"British prog rock doesn't get better than this......this is karnataka...    - Rick Wakeman -

Three years in the making, this one-track opus from the prog multi-instrumentalist succeeds in capturing the majestic, oceanic essence of the planet’s mightiest mammals and their pelagic domain. synth washes open up the 40-plus minute voyage, adorned with nimble guitar work and slick percussion, before rocking into a pan-pipe-toned synth-scape, a looming nautical atmosphere conjured up by fluid electric chops and propeller-rotor effects.


nods to joe satriani and guitar shop-era jeff beck propel things via a martial drum beat, before an acoustic interlude and crescendo founded on robust prog keyboards. a final run into open water by the aquatic leviathans sees sun-kissed spanish guitar and vocalisations, before the climactic vangelis-like synth recession into the vastnesses of  the deep".                                                                                                   
 - record collector magazine -  Tim Jones
  
...enrico pinna's electric guitar passages and solos are awe-inspiring

 

- musical discoveries - russ elliot  

"...indeed guitarist enrico pinna is a particular star throughout: his roots lie in jazz, but here he has risen admirably to the challenge posed by such dense material, providing a virtuoso performance of david gilmour-esque proportions.
- where worlds collideshis solo on "forsaken" is set to become a classic progressive rock "moment".....                                                    

"not many guitar players move me these days!  ritchie blackmore  & jeff beck can still do this! enrico pinna is another: his solos on karnataka's new cd - the gathering light- are brilliant!
his solo on 'serpent and sea' from karnataka's new album 'the gathering light', is one of the greatest solo's of all time, passion, drama and emotion ...this solo is perfect!"
 
 - graham elks -

 ...but for me the real revelation is enrico pinna's guitar playing; prog guitar at it's finest, with occasional echoes of steve hackett or pendragon's nick barratt, but a symphonic style that's still his own"....."pinna's guitar is immaculate throughout if sometimes too close to well - trodden gilmour - esque territory, the solos executed with almost military precision. but i am sure - in the world of prog  - this will be duly noted and lapped up by the faithful."  

- get ready to rock -                                                

...karnataka are back with a cracking album...musically, it's got hooks in the guitar work, choruses that will stick in your mind and have you humming them at your desk...this is a release i recommend you seek out and enjoy..."              

 - powerplay magazine -
                                                                                                  ...enrico pinna furnishes every track with radiant and towering guitar parts that sing of andy latimer, steve hackett and david gilmour but laced with his own musical personality..."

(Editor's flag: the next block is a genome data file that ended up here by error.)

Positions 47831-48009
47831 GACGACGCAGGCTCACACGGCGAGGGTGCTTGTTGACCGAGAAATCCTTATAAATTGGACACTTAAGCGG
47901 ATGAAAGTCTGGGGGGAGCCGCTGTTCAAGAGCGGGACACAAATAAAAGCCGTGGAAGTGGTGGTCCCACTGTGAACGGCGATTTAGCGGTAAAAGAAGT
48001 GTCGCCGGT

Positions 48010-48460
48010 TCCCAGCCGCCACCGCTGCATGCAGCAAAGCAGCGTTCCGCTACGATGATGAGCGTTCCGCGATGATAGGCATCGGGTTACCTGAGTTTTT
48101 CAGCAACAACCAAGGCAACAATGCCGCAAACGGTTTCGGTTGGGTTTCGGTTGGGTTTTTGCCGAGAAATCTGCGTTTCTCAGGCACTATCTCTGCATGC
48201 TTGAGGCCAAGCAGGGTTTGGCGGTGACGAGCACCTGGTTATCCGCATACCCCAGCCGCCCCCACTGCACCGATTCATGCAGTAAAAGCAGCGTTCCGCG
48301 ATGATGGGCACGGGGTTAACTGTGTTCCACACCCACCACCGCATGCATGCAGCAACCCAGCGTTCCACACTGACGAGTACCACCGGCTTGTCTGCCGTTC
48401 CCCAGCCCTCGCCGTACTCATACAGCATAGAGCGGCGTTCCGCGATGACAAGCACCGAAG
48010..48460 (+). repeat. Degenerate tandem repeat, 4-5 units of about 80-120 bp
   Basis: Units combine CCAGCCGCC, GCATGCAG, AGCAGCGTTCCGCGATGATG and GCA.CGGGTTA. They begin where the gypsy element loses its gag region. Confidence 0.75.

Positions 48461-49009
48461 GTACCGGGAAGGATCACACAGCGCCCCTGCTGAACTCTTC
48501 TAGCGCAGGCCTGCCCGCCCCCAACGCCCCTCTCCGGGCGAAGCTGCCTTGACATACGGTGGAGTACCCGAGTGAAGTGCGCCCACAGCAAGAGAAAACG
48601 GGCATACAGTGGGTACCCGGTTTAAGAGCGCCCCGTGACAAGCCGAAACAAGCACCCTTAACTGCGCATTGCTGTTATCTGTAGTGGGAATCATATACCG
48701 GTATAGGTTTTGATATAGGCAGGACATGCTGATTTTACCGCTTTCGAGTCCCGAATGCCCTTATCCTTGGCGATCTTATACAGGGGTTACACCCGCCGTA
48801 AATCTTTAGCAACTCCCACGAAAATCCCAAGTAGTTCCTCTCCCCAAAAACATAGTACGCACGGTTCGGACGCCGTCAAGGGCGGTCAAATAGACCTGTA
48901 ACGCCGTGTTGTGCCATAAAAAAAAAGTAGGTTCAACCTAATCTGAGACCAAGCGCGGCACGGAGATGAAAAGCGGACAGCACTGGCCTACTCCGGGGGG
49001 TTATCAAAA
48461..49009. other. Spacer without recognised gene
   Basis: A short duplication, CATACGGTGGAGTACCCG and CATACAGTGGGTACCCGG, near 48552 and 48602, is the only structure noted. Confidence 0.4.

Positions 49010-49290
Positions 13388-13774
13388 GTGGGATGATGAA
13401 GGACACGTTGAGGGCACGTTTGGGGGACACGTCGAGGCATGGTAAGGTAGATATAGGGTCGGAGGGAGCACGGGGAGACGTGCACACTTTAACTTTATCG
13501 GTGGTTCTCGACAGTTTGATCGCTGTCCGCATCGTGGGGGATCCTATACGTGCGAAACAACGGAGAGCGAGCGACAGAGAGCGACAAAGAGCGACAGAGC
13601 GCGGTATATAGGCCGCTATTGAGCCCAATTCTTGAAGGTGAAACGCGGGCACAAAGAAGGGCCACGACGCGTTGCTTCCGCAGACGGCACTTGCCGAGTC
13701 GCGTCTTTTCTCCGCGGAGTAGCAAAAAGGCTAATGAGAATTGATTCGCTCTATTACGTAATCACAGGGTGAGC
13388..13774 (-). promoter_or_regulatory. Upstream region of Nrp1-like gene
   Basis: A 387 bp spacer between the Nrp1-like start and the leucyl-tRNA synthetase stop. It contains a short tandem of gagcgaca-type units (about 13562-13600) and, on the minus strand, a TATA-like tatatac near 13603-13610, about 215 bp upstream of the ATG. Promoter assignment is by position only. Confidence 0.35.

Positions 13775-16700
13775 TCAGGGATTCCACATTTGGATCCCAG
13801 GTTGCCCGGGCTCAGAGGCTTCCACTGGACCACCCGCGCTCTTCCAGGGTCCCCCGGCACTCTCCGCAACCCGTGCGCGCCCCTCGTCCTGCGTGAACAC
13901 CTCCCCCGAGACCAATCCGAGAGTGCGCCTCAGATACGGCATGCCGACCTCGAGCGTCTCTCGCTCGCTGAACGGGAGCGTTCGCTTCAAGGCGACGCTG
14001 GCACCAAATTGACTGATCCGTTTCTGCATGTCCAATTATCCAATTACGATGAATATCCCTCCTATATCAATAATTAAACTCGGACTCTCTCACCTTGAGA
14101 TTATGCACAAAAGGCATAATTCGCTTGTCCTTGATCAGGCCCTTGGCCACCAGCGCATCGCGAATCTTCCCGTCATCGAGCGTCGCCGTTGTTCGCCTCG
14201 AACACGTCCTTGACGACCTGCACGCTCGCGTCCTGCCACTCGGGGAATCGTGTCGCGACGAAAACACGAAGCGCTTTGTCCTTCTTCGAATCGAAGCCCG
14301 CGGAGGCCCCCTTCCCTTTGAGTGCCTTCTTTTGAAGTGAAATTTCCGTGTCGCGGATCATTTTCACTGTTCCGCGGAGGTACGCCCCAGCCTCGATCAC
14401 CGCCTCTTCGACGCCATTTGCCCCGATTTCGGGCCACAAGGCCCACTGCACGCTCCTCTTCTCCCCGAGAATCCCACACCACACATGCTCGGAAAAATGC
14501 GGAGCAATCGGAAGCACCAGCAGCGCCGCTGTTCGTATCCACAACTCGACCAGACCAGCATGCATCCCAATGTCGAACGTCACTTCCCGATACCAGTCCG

- dprp - dutch progressive rock page

 

The deft and dexterous fretwork is a highlight throughout this accomplished release but never does pinna rest on his laurels, utilising the whole collection of his musical skills to hook the listener in to his fantastically realised world. when required to let loose with a touch of rock guitar this guy can riff with the best of them, leaving me in mind of the great instrumental guitarists like satch, beck and there are even hints of zappa like inventiveness but, to me, it is the acoustic interludes and more laid back guitar pieces that really showcase what enrico pinna is all about as a guitarist.

the genius of this music is that it draws you in to the journey of the leviathans, as a musical release it must be listened to in one whole bite to appreciate what the artist is trying to achieve. the slow, methodical synth interludes seem intended to help you envisage the ponderous, slow moving world of these massive water bound beasts. the superb classical guitar pieces deliver further nuances to this intricate album as they segue from quick paced to ethereal and wispy, it is an ever changing sea scape of musical ideology.

the vocalised sections can seem slightly at odds with the rest of the album but added in to the spanish guitar sections they add something rather than detracting. the album flows throughout to an impressive ending where the music takes on layers of intricacy to become something almost orchestral and very moving as you picture these majestical creatures venturing further into the unimagined vastness of the ocean depths.

if you don’t like instrumental music, this release will, in all honesty, not change your mind but, for those of us who gain pleasure from such music, enrico pinna has produced something of a minor masterpiece. complex and deep but with an earnestness that has to be heard to be appreciated, ‘the dream of the whale’ is a piece of music that will move and comfort you in equal measure.

 

- lady obscure - martin hutchinson